May succeeds in running out the Clock as Corbyn falters
The year ended as it began for the British Parliament, shabbily.
Theresa May has spent the last fortnight insisting she is not trying to delay a vote on her Brexit deal, while refusing to hold a vote on the Brexit deal. Jeremy Corbyn has insisted the nation has no confidence in it's government, while refusing to call for a no confidence vote in the government.
The inability for either side to move decisively is emblematic of a greater problem in the state of British Politics, but An ignominious misstep by Labour Leader Jeremy Corbyn handed the advantage back to Prime Minister May.
Jeremy Corbyn's words in Parliament dominated the news for all the wrong reasons this week: caught on camera as possibly, probably but not definitely calling Theresa May a 'stupid woman', a row broke out in Parliament. Corbyn, insists he said 'Stupid people'. Whether Theresa May is stupid is up for debate, it's not a commonly used word to describe her. That she is a woman, seems self evident. As the clip is not audible there's no satisfactory way to settle this, but even the most left leaning observer does have to admit, it looks like he says 'People' with a W and an M included. Perhaps he should have apologised, perhaps he should have said nothing, but he denied it and things descended into farce.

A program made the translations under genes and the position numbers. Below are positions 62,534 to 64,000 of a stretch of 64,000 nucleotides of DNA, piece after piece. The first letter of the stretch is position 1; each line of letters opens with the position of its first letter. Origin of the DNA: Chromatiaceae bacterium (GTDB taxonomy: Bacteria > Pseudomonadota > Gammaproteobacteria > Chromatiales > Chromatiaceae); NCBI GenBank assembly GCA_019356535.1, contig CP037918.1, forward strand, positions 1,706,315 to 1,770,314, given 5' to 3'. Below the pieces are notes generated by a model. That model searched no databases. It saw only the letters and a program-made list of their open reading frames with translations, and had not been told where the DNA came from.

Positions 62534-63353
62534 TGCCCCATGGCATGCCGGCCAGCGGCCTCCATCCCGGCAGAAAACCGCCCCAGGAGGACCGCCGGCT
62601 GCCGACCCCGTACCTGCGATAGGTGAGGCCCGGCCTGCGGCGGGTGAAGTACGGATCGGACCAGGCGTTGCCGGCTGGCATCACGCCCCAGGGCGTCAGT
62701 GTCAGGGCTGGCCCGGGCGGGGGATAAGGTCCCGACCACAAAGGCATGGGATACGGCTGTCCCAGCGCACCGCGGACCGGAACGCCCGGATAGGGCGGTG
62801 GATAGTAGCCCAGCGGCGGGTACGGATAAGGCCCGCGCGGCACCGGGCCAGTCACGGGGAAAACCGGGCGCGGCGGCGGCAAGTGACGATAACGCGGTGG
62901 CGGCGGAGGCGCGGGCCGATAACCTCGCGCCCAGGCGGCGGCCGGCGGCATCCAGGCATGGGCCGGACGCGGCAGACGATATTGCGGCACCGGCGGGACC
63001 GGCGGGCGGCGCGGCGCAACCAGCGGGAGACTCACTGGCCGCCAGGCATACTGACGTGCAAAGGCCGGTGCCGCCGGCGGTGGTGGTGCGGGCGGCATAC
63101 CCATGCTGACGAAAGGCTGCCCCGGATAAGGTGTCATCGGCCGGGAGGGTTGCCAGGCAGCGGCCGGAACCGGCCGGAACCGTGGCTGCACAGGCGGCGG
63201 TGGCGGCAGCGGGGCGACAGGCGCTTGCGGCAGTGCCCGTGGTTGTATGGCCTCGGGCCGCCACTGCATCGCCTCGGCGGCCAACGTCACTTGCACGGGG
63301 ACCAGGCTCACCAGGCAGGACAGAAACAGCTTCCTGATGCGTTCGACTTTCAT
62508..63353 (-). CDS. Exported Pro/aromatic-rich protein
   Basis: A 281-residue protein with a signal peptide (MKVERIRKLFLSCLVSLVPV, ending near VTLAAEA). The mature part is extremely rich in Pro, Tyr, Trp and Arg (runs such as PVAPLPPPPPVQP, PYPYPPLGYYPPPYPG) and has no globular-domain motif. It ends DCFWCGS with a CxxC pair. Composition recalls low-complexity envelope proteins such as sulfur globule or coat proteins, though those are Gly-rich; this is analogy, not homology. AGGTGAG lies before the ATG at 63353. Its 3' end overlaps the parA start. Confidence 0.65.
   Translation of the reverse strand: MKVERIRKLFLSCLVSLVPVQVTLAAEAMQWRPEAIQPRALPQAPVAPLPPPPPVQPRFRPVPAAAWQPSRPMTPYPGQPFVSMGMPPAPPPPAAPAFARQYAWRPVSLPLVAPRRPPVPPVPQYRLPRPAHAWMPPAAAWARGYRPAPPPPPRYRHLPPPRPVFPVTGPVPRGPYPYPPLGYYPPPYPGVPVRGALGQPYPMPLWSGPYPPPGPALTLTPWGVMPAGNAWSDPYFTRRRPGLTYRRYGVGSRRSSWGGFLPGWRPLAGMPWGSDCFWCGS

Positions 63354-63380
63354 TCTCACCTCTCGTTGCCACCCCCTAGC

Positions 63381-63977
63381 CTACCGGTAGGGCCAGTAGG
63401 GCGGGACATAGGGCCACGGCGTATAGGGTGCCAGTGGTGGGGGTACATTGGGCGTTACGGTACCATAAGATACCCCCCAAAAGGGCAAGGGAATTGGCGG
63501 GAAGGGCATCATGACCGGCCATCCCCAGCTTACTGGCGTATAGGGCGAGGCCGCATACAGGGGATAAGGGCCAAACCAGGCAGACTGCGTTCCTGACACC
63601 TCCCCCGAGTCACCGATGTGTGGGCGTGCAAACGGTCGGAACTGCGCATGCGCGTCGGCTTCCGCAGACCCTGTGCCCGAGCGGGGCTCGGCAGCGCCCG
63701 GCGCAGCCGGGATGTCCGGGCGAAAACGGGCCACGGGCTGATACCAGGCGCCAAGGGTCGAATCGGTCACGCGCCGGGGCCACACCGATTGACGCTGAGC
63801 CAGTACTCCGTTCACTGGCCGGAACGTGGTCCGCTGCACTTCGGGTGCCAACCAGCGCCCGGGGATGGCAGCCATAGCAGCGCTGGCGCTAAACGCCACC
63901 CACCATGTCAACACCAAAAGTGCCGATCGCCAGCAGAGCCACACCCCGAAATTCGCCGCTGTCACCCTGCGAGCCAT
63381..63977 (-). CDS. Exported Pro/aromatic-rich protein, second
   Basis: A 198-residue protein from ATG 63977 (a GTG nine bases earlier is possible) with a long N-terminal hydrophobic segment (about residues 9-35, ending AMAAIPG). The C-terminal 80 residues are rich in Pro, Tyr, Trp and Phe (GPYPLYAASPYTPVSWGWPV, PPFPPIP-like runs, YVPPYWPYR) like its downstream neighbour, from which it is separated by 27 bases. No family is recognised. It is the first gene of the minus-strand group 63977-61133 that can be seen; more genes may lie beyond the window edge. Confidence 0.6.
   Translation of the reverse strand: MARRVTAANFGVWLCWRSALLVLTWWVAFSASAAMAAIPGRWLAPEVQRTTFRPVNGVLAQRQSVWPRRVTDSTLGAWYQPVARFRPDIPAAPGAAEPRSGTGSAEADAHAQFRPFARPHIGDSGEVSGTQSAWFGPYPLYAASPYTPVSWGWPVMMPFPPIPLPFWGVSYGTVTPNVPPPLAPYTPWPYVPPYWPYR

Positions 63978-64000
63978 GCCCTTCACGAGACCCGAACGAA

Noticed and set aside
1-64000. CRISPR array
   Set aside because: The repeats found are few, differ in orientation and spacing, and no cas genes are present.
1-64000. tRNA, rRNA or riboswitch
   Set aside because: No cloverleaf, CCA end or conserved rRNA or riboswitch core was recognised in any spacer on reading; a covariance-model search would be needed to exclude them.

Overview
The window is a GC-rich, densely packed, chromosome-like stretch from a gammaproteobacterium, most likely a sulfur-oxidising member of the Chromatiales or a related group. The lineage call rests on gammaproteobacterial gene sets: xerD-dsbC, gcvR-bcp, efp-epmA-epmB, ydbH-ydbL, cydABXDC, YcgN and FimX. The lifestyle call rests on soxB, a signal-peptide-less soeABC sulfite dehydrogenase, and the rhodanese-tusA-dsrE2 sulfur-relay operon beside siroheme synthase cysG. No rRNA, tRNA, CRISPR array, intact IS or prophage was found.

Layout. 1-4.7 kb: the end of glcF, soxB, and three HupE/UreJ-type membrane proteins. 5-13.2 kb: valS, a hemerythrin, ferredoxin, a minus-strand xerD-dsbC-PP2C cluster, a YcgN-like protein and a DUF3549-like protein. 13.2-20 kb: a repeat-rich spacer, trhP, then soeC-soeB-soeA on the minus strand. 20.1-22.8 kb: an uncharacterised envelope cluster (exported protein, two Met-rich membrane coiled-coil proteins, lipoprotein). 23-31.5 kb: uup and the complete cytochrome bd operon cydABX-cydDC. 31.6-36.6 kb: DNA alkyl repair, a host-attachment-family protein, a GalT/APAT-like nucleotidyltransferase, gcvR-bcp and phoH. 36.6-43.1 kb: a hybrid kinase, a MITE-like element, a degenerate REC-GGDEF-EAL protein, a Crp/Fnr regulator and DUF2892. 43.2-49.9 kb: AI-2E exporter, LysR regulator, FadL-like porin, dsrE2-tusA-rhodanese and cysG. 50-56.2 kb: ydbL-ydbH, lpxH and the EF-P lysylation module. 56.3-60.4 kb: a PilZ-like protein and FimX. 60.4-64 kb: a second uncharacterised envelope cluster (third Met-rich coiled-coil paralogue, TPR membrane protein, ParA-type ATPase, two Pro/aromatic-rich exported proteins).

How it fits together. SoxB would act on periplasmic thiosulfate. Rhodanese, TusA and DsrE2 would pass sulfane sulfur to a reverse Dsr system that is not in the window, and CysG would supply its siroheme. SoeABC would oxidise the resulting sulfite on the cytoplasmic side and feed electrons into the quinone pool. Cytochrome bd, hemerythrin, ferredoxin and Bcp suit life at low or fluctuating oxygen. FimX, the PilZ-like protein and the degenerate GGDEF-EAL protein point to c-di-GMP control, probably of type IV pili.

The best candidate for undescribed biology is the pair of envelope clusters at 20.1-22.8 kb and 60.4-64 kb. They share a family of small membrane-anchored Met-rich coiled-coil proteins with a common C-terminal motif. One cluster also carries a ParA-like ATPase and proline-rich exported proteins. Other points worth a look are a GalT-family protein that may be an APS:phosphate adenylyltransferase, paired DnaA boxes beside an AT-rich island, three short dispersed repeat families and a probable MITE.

Corbyn's strenuous denial, and barely disguised Tory glee at such a misstep, means nothing of note was achieved by either side ahead of the Christmas recess. The government made it through another day without having to meaningfully discuss Brexit, and the no-deal planning arms race between the UK and EU shifted up a notch. Theresa May did what looked near impossible not too long ago, she made it Christmas, her premiership and her deal intact.
Two things of note can be surmised from this: firstly in today's politics, for May survival is victory. Secondly, that a news cycle, at such a crucial time could be readily, happily and completely distracted by the most spectacularly trivial of debates, means perhaps we have both the politicians and the journalists we deserve.